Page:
What is life like when having your period puts your health at risk and means you are shunned by society? It is assumed that the risk of infection including sexually transmitted infection is higher than normal during menstruation because the blood coming out of the body creates a pathway for bacteria to travel back into the uterus. Menstrual stigma affects the emotional stability, mentality, lifestyle and most importantly health that must be taken care of in that duration.
Many women in villages are extremely rigid in exercising old traditionalist customs and end up using old clothes or ashes, dried leaves – which expose them to severe health issues. A case study in Nepal said the government has banned the custom of women living in separate huts during her periods due to a death that had occurred, but still, these practices continue because of a fear of being cursed or impeding the practice of traditional methods considered to cause harm to other family members.
Chhaupadi is one of the most severe and damaging examples. Some Hindu communities in Nepal believe that menstruating women bring bad luck, and banish girls and women to a chhaupadi – a menstruation hut. The age-old tradition of isolating girls in unheated menstruation huts was outlawed in Nepal in 2005, but the tradition persists not only in Nepal, but also in the Ethiopian highlands.
Chhaupadi exposes women and girls to extreme cold, animal attacks, and sexual violence. Women and girls have been known to die from extreme cold or animal attacks that took place while they were living in the menstruation hut. Other times, women and girls have reported experiencing sexual violence while living in the huts, away from family or community members whose presence might have discouraged the violence in the first place.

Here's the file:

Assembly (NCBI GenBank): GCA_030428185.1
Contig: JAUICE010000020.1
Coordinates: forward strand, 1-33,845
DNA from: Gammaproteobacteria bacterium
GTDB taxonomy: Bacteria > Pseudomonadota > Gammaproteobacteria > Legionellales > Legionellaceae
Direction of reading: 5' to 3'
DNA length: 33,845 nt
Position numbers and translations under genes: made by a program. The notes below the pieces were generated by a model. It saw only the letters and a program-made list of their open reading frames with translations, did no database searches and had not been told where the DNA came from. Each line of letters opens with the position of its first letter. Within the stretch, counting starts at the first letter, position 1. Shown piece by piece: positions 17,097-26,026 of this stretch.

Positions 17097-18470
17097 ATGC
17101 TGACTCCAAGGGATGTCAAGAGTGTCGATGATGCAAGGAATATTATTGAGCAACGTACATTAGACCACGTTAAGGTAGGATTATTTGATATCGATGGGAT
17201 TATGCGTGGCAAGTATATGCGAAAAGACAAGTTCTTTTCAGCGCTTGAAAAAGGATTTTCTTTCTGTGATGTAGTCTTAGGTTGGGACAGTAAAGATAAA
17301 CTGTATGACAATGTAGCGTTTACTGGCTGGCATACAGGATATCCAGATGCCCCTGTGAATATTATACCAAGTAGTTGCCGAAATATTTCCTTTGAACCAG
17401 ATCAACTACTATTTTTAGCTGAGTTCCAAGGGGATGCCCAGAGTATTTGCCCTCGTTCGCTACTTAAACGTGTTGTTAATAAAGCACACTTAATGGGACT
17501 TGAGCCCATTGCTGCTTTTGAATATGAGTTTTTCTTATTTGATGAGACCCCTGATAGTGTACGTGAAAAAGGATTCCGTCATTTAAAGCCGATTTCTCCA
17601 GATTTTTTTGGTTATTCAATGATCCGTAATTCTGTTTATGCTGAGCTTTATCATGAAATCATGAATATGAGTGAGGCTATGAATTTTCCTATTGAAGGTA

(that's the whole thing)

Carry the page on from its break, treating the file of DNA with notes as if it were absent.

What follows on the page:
Menstruation taboos, child marriage, adolescent pregnancy, and FGM are realities that taken alone harm individual girls. Taken together, these concepts reinforce gender inequality and perpetuate the idea that girls are less desirable, valuable, or capable than boys. Around the world, women and girls face isolation, shame, and danger because of misinformation and stigma around their periods.
Menstrual health should be an uncompromised piece of comprehensive sexuality education. Hygiene products must be affordable and available to ensure that girls are able to manage their periods with dignity. We”ll work to end harmful practices around the world by educating communities on the harms of child marriage and FGM and encouraging collective abandonment of the practices. Also we make sure to destigmatize periods and realize a world where every girl reaches her full potential.
Conclusion: Consequences of Stigma:
In many situations, it’s superstitions that are a prime cause of social stigma. Menstrual stigma can be put to an end if every individual stands against the myths and stigmas linked with menstruation that have been practiced for a long time. With education, awareness-building, donating or ensuring accessibility of menstrual products to rural areas (in parts where it is not accessible) will help in normalizing the concept of menstruation and help make this world a healthier and safer place.We need to educate teachers and parents on puberty and health, and provide them with skills-based knowledge to fight stigma and shame connected to menstruation.
Menstruation isn’t always just a “woman’s” issue. It’s a human issue. Help us change the narrative in the world. Let’s do our part to change this cycle and ditch the stigma. After all, periods and the balance of hormones are what help us stay young! We envision a world where a period does not create stress, shame or any unnecessary obstacles for girls and women. And so do we. Period.